Anuj and his family fled their homeland in fear of their lives in 2013. They came to Australia in August of that year, seeking refuge in our country. They were first placed in detention and then, on the 15th of January, 2015, were released into the community on bridging visas while they awaited the processing of their refugee visa application.
They lived a happy, peaceful life, doing their best to integrate into Australian society, with Anuj securing work and his children starting school. In June of 2015, their third child was born. However, one week later, the family's hope of a happy and safe new life came tumbling down. The father was arrested by police on charges which he categorically denied. After his arrest, his bridging visa was cancelled and he was placed in prison to await trial. He remained there until the 23rd of September 2016 when the charges against him were dropped.
Had criminal charges not been brought against him, there would have been no obstacle to Anuj remaining in the community and he would have been granted a refugee visa in due course. However, despite the charges against him being dropped, the fact that he had been accused of a crime, changed his status in the eyes of the Australian Government. On the same day that he was released from prison, he was taken to the Adelaide Immigration Transit Accommodation where he has remained till this day, separated from his young family.
Anuj has had legal representation to deal with his criminal charges. As these charges were dropped, according to the law, he is considered innocent of any crime. He also has had legal representation with his immigration proceedings, all the way to the High Court of Australia. However, despite the High Court upholding Anuj’s case, the Immigration Assessment Authority has still refused to revisit their decision upholding the Immigration Minister’s original decision not to grant a refugee visa to the family.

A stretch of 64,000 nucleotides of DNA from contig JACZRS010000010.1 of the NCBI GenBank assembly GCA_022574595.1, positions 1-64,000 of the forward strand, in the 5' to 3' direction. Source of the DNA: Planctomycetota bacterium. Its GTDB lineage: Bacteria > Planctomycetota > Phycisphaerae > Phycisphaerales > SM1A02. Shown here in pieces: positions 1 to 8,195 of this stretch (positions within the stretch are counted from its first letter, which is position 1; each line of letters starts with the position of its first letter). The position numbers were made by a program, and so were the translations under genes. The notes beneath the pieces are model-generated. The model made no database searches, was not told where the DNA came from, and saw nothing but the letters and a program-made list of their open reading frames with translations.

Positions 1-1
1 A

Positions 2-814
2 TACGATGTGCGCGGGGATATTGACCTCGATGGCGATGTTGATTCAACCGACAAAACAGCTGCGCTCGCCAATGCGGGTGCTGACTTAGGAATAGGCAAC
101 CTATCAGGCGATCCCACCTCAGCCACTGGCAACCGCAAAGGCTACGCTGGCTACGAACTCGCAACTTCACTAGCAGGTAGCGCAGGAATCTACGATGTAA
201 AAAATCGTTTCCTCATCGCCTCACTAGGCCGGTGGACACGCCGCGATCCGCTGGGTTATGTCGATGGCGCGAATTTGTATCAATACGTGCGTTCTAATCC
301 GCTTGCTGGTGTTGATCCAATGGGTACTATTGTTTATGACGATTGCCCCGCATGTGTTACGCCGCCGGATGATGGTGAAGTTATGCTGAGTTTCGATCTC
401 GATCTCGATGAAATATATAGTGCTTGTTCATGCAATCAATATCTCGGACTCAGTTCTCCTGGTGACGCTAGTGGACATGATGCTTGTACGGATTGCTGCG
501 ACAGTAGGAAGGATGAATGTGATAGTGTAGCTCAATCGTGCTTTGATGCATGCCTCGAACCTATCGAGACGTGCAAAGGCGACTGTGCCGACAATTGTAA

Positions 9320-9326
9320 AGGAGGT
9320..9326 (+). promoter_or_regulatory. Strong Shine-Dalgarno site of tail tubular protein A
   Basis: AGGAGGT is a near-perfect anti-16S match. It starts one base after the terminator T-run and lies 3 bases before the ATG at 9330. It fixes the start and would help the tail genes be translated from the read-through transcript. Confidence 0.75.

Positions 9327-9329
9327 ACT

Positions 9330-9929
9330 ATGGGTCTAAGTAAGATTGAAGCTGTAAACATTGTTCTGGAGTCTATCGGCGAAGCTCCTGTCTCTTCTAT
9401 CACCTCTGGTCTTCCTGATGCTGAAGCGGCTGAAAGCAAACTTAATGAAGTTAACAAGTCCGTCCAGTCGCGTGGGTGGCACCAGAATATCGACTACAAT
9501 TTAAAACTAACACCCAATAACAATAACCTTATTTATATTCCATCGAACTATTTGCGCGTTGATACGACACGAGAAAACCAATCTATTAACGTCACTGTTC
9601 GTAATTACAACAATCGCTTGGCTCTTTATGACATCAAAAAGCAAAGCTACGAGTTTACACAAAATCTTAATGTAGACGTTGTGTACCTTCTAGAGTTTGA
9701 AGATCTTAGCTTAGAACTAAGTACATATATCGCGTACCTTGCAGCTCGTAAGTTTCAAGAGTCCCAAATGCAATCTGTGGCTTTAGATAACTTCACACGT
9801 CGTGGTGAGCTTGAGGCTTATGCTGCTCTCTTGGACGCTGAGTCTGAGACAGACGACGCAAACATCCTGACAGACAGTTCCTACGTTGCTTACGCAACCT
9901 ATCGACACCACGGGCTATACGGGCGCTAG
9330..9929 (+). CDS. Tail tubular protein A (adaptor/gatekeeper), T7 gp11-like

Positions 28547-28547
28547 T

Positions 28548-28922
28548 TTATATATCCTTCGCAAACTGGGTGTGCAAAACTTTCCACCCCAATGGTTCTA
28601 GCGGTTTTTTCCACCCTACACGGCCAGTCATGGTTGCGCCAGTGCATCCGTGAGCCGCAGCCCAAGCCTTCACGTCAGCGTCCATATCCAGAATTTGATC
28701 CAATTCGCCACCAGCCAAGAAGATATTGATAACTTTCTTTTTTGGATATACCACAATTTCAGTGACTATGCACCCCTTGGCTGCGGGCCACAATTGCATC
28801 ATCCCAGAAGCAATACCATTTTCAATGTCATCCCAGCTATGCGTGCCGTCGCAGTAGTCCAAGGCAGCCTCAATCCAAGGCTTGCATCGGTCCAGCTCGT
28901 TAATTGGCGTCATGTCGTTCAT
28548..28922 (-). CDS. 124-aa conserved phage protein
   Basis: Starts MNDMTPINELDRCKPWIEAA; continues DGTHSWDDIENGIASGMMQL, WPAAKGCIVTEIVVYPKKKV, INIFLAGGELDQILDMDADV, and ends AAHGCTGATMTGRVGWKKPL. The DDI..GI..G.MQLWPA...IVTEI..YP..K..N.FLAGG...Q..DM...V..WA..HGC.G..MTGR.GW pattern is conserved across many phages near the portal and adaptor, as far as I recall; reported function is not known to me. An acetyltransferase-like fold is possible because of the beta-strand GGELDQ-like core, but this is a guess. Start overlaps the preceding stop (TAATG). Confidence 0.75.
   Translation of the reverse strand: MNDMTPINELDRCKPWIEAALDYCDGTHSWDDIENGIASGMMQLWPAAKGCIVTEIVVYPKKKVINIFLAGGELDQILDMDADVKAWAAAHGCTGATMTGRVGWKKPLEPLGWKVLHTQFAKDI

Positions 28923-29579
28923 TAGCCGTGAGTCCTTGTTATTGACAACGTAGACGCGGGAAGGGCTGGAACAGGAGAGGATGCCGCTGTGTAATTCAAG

Our local church pastors have personally assisted the family to find legal representation and supported them through all of this difficult time. They currently face an uncertain future and with the family being separated for so long, it is inexplicably difficult for the couple and their children. It affects their education and cripples their everyday life. Two of their children are attending school and the second to last child, kindergarten. Once every two weeks, the family visits Anuj for two hours at a time. Since the COVID-19 pandemic restrictions have been in place, they have not seen their father.
We have been informed by the court that Anuj’s next hearing will be on the 26th of May, 2020. Unfortunately JusticeNet has also informed us that they can’t find a lawyer to take his case on pro bono. We have spoken with a lawyer who helped in October with the appeal. The initial fee for a barrister to look at the case is $2,000, and if the Barrister sees it possible to succeed then it could cost up to $15,000. If not, then there is no chance for the family to stay. Anuj and his family would have to return to their former country, uncertain of their safety.
Our local church feels that God brought Anuj and his family here for a reason and our members have helped in supporting Anuj's legal cost to date. However, our limited resources and the current urgency of Anuj's case calls for wider help to fund this final appeal. With less than three weeks until his final hearing, financial help for legal fees is needed immediately.
If you are moved to help toward the legal expenses for Anuj and his family, please give. This is a family who needs your help.
Anuj and his family thank you for your prayers and support.
- Gary Southwell